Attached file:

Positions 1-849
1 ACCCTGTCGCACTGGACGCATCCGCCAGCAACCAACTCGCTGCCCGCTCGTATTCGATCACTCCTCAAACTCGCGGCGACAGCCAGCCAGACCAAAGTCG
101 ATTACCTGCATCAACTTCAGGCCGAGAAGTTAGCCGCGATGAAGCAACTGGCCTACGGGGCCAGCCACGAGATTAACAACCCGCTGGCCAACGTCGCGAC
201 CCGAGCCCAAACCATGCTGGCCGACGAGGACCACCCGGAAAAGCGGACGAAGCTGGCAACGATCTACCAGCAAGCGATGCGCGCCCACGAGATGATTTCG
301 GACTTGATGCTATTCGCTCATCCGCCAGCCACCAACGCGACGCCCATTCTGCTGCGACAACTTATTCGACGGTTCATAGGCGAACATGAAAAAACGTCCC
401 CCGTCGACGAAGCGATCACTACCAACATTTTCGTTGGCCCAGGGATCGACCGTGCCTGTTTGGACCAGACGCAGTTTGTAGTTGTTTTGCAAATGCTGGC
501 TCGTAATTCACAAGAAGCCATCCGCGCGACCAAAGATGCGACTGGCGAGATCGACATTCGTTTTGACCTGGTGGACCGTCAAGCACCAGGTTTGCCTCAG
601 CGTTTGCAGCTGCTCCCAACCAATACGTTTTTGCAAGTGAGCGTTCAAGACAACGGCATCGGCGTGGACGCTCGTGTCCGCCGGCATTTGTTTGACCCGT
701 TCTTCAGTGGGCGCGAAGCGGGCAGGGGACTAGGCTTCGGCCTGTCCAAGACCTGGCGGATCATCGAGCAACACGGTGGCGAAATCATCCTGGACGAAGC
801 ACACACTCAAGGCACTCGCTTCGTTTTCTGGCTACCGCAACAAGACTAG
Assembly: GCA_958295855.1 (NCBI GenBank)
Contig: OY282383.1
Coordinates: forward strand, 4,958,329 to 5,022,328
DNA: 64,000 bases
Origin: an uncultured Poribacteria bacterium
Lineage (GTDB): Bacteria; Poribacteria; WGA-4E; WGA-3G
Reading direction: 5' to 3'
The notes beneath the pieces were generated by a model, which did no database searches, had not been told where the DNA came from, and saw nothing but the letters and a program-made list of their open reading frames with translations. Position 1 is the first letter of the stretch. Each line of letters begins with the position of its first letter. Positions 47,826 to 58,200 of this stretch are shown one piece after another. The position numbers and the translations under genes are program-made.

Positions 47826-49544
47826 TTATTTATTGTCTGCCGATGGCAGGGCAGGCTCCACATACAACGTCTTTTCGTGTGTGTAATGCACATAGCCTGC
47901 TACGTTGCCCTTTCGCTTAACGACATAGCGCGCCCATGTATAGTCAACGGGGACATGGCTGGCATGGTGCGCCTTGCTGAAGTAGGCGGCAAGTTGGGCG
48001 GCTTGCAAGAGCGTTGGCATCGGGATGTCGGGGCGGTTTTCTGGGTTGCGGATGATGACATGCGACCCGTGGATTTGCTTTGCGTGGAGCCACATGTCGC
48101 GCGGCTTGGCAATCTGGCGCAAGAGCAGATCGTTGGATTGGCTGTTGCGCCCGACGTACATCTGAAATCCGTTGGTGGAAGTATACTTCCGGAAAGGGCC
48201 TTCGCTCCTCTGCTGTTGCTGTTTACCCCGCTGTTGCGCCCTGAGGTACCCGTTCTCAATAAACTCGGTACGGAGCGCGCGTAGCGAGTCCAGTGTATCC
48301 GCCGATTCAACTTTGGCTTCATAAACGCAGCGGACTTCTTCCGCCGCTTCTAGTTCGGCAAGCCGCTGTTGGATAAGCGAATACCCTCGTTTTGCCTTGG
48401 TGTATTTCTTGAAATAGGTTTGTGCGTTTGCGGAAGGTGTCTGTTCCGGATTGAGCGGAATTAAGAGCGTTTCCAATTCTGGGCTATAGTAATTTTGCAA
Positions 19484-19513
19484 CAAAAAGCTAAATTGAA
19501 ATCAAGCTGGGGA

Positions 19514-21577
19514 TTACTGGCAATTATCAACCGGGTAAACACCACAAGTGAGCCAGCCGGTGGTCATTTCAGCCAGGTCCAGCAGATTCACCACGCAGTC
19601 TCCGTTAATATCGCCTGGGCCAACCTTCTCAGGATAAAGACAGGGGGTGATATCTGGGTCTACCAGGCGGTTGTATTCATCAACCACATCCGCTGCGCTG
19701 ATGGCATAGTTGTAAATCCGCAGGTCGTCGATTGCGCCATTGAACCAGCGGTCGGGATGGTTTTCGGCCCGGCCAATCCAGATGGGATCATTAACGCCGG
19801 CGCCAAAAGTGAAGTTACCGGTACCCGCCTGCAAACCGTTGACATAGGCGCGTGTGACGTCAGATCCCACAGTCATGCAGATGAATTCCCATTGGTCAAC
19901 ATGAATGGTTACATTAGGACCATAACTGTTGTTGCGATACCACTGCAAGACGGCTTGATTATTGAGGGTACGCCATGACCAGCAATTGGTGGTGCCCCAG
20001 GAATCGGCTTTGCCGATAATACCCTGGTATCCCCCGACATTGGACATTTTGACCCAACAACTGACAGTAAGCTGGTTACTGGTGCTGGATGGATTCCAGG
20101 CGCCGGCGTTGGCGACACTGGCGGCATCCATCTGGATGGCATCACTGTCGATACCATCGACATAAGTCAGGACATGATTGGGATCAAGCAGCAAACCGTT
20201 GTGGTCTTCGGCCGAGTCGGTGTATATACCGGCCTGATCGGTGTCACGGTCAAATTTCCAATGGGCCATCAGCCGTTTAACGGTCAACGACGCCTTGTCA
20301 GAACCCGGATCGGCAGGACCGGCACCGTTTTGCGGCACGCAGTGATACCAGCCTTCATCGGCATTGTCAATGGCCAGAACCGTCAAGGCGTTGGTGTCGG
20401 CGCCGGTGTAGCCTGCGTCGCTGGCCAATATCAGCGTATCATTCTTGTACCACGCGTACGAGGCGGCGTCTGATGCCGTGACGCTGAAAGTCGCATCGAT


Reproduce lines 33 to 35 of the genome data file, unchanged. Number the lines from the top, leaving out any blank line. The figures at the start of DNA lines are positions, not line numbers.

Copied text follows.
19701 ATGGCATAGTTGTAAATCCGCAGGTCGTCGATTGCGCCATTGAACCAGCGGTCGGGATGGTTTTCGGCCCGGCCAATCCAGATGGGATCATTAACGCCGG
19801 CGCCAAAAGTGAAGTTACCGGTACCCGCCTGCAAACCGTTGACATAGGCGCGTGTGACGTCAGATCCCACAGTCATGCAGATGAATTCCCATTGGTCAAC
19901 ATGAATGGTTACATTAGGACCATAACTGTTGTTGCGATACCACTGCAAGACGGCTTGATTATTGAGGGTACGCCATGACCAGCAATTGGTGGTGCCCCAG